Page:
17 May 2011
Venue: Perrin Lecture Theatre, Whitechapel Campus
Slaying poverty and inequality is the cornerstone of public health. Risk avoidance and consumer demand is the mainstay of business strategies. International commerce plays an increasing role in the provision of welfare across the world. However whereas public health must formulate and design health policies to redistribute resources more fairly; business strategies focus on dismantling these equity mechanisms and replacing them with selective systems in order to gain access to pools of tax finance.
Public health is engaged in a contest to protect risk sharing and universality from an evolving technical apparatus whose aim is to support the new hegemony of market driven health care. In this lecture the influence of commercial interests on the scientific basis and normative direction of policy-making will be discussed to show how the strategic preoccupations of industry have interpenetrated public health sciences research and policy via a new ‘academy’ increasingly dedicated to market selection.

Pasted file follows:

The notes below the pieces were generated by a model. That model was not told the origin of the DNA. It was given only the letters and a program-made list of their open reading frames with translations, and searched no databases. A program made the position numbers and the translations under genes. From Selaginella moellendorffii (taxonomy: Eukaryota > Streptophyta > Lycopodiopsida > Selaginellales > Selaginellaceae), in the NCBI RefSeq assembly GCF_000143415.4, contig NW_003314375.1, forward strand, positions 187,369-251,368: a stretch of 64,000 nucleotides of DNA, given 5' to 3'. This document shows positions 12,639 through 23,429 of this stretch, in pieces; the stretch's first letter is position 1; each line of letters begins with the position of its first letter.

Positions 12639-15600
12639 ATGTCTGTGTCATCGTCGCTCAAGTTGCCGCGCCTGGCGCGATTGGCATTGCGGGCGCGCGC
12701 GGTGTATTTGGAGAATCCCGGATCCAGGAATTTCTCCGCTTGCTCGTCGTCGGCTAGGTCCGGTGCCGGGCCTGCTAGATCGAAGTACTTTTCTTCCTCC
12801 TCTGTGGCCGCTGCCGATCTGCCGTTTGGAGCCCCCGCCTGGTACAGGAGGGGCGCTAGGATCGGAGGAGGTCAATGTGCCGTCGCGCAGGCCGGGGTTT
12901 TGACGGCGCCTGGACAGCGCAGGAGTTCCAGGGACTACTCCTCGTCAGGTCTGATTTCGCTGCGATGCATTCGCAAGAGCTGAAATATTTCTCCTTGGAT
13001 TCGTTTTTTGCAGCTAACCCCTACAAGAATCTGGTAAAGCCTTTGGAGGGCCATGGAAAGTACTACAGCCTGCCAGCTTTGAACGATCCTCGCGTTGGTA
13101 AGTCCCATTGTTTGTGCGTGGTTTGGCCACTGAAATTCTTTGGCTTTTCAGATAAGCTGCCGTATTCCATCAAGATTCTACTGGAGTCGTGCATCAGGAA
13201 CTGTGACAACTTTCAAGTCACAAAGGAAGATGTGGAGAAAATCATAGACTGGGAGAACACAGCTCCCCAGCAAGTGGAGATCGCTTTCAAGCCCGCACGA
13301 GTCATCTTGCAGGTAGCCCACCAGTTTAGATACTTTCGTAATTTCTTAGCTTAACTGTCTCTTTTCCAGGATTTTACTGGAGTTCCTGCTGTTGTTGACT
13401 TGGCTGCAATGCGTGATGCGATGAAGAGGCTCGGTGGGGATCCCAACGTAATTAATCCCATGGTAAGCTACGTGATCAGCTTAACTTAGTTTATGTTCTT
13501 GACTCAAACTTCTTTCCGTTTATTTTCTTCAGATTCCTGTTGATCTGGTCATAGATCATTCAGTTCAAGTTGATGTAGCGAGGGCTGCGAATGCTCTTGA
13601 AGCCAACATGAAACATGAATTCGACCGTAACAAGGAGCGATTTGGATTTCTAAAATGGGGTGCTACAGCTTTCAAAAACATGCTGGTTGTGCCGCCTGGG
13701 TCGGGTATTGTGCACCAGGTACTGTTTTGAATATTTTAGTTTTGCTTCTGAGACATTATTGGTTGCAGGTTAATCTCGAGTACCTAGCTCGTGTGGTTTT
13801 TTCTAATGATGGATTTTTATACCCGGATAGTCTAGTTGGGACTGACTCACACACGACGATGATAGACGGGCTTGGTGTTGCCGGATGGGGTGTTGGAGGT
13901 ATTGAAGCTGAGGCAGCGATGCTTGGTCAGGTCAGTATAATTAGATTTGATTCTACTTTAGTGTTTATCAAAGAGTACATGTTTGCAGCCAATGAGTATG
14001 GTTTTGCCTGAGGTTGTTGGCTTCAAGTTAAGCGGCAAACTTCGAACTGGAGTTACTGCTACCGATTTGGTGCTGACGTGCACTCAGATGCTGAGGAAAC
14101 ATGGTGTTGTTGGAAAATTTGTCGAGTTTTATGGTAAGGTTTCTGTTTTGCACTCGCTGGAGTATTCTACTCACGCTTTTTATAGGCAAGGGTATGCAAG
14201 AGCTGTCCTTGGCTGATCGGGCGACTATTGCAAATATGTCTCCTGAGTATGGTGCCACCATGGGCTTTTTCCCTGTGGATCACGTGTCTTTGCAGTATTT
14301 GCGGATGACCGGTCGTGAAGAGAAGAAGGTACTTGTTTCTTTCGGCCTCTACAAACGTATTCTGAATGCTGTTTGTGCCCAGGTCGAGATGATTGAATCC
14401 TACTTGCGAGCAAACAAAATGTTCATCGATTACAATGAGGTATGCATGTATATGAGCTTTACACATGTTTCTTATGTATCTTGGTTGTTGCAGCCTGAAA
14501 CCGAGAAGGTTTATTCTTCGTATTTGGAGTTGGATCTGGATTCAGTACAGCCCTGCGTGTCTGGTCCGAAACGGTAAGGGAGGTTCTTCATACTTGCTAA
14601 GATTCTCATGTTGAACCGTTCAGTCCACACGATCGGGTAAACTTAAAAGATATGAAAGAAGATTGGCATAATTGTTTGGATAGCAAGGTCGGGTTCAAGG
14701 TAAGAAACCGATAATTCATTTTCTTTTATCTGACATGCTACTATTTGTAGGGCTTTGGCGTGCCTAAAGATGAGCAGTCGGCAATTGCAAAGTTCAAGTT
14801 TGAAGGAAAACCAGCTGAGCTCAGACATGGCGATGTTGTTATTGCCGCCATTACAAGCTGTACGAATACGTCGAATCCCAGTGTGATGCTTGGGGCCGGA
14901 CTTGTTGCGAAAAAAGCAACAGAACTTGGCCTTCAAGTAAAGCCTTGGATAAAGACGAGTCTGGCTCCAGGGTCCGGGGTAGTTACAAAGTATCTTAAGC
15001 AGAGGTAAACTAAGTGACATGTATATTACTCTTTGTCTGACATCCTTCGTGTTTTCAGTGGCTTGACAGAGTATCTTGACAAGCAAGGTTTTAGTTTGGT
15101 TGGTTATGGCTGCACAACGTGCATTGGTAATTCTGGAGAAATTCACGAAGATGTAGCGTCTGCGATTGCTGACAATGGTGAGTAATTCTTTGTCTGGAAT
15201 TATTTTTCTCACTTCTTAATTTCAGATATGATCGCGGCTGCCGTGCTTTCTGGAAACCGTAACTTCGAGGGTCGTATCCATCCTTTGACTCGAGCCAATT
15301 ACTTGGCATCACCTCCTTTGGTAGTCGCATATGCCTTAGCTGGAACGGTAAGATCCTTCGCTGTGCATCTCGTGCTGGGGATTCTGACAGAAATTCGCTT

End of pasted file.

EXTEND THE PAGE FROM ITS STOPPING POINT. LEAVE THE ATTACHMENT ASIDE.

Allyson Pollock is Professor of Public Health Research and Policy. She was professor and director of the Centre for International Public Health Policy at the University of Edinburgh and before that professor and head of the Public Health Policy Unit at UCL and director of research and development at UCL Hospitals NHS Trust. She trained in medicine in Scotland and became a consultant in public health medicine in 1991. Her research interests include globalisation; privatisation, marketisation and PFI / PPPs; pharmaceuticals and clinical trials; and child injuries. She is the author of NHS plc and co-author of The New NHS: a guide.
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